Millions of adults around the world run the risk of losing their eyesight because of inattention to complications of diabetes, according to a team of international researchers. “A quarter of people with diabetes surveyed are not discussing eye complications with their health care professional, with many presenting when vision problems have already occurred,” the report said.
Millions of adults around the world run the risk of losing their eyesight because of inattention to complications of diabetes, according to a team of international researchers.
“A quarter of people with diabetes surveyed are not discussing eye complications with their health care professional, with many presenting when vision problems have already occurred,” the report said.
The Diabetic Retinopathy Barometer Report was produced by the International Federation on Ageing (IFA), International Diabetes Federation (IDF), International Agency for the Prevention of Blindness (IAPB), and Bayer Pharma. Bayer is working with Regeneron to market Regeneron’s aflibercept (Eylea), a treatment for diabetic retinopathy, worldwide.
The researchers conducted a literature review. They surveyed 4,340 patients and 2,329 providers in 41 countries online, mostly in developed countries. They interviewed 48 providers and 73 patients in Germany, Saudi Arabia, Japan, Romania, Mexico, Argentina, Uganda, and Bangladesh to gain “qualitative” perspectives.
The literature review provided some epidemiological context: 415 million adults were living with diabetes in 2015, of whom 75% were in developing countries, they found.
By 2040, the number of adults with diabetes is set to rise to 642 million, about 10% of the adult population between ages 20 and 79 years, they said.
This vast prevalence of diabetes has led to the spread of diabetic retinopathy, which causes 1% of all visual impairment in the world, the researchers found.
In this study, 7.6% of adults with diabetes had diabetic macular oedema and 27% had either diabetic macular oedema or retinopathy. The rates of these eye diseases were slightly higher in Europe than in the Americas or the Western Pacific Region. A high proportion of people with diabetic eye diseases also had other complications of diabetes.
Over half of the ophthalmologists surveyed said that their patients’ limited education about diabetic eye diseases was a serious problem. Patients agreed, with almost a third reporting that they had not received any information on eye complications from “traditional” sources, such as their doctor or nurse.
Over half of providers did not have information on diabetes and potential eye complications or had inadequate information to offer their patients, according to the surveyors. They reported that patients didn’t seem to understand the importance of eye exams, or thought the risk of eye-related complications was small.
While patients said that loss of vision was the complication of diabetes they feared the most, 20% thought their vision problems were a normal part of aging, and some did not schedule screening or make any other special effort to prevent these problems.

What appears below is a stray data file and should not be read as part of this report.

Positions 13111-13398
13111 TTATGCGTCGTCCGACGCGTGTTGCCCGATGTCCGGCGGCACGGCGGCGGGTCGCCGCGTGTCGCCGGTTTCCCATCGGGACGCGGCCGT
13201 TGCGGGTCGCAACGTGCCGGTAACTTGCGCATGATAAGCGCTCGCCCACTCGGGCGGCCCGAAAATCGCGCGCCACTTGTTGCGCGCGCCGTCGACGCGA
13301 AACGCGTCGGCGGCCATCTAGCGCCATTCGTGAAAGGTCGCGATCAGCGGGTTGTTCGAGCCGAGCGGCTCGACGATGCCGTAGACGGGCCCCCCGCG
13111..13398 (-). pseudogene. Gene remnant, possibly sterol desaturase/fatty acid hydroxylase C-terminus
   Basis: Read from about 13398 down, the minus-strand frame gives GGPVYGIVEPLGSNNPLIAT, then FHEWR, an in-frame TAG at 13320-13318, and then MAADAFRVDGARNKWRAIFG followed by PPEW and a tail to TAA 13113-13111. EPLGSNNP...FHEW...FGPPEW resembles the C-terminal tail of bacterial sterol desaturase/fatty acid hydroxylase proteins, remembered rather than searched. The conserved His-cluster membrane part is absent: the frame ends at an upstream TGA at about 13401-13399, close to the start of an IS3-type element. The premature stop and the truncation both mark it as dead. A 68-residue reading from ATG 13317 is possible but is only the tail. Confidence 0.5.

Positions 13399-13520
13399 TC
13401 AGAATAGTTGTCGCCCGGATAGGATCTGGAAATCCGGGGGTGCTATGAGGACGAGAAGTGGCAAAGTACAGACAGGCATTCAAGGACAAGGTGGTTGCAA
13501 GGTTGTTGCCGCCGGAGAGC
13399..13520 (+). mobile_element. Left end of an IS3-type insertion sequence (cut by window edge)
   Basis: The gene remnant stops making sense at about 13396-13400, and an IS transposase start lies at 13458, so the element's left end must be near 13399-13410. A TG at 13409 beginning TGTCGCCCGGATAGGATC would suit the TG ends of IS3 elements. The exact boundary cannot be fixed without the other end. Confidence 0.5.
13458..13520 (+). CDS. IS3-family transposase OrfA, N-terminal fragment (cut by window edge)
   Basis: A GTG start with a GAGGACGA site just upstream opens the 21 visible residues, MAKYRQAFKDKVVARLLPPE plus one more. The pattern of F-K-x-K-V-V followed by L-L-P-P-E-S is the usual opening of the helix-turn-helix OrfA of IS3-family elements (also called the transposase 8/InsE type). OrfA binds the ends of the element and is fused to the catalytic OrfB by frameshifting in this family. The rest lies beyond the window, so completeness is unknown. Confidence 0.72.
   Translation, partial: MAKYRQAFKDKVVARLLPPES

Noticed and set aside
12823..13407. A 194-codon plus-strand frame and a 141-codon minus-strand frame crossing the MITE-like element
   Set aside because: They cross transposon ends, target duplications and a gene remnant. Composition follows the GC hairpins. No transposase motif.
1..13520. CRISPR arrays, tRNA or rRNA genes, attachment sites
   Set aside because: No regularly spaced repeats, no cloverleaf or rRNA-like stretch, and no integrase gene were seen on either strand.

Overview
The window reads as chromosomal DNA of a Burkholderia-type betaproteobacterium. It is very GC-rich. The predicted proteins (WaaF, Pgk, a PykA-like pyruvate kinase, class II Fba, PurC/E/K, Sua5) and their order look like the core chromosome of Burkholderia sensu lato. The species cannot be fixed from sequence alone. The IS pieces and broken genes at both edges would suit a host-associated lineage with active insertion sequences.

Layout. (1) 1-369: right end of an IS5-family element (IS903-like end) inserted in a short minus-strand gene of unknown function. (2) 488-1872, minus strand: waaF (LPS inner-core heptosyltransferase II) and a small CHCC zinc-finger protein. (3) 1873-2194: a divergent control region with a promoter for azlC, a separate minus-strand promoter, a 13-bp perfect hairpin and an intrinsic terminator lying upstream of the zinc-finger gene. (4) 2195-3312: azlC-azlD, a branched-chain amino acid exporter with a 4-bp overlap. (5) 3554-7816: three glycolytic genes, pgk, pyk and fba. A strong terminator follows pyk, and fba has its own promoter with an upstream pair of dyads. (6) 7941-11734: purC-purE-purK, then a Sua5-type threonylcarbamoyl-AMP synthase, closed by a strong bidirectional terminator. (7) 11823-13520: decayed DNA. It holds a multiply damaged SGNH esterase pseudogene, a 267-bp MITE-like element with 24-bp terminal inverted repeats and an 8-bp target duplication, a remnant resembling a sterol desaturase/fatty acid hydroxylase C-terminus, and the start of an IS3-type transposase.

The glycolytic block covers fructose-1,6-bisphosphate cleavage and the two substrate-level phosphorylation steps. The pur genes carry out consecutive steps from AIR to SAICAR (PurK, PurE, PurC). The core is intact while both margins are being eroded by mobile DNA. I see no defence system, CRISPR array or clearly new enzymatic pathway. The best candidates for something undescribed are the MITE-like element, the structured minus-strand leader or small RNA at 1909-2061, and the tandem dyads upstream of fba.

Both patients and ophthalmologists said there were long wait-times for appointments, and a third of the patients said that the costs of appointments were prohibitive. A quarter said they were deterred by long wait times once they arrived for the appointments. Almost 1 in 5 reported limited access to eye examinations near their homes.
Close to two-thirds of ophthalmologists believe that late diagnosis is the greatest barrier to improving outcomes, with over half saying that people with diabetes present when vision problems have already occurred, and in many cases when it is too late for treatment.
Over a quarter of patients had either never discussed eye complications with their health care professional or did so only after the onset of vision loss symptoms.
The patients mentioned a variety of other challenges to managing their diabetes, including the difficulty of eating well, competing priorities, and not wanting to think about having diabetes.
About a quarter of patients said that the high cost of care and long wait times to see their specialist limited their access to care. They said that free or low-cost medicines were essential to them, but they also depended on support from family and friends and on health education.
Of those with diabetic macular oedema, 42% were enrolled in a diabetes support program to help them manage their diabetes, almost double the proportion of those with diabetes who did not have macular oedema.
Ophthalmologists were struggling with their own challenges. One in five said they lacked guidelines on referrals and screening, a finding that puzzled the researchers since international guidelines, such as the International Council of Ophthalmology Guidelines, can be readily accessed.
Almost two-thirds of those diagnosed with diabetic eye diseases received treatment, however. The most common was laser, followed by surgery, and anti-VEGF therapy.
Of those treated, over three-quarters said the treatment had been successful and either their vision had improved or their vision had stayed the same. A third of those with untreated diabetic eye disease said that their doctor did not recommend treatment.
The authors acknowledged that respondents in the survey. Notably, the participants were not a random sample but were recruited through “patient and civil society organisations.” Also some countries were overrepresented and others underrepresented.
And patients did not necessarily understand whether their diagnosis was “diabetic retinopathy” or “diabetic macular oedema” or when to use the umbrella term, “diabetic eye disease.”
Still they pointed out that their findings matched those of other published studies.
“Considering the findings of the DR Barometer Study, ‘now’ is the time to act to develop cost-effective strategies to prevent diabetes-related vision loss,” they concluded.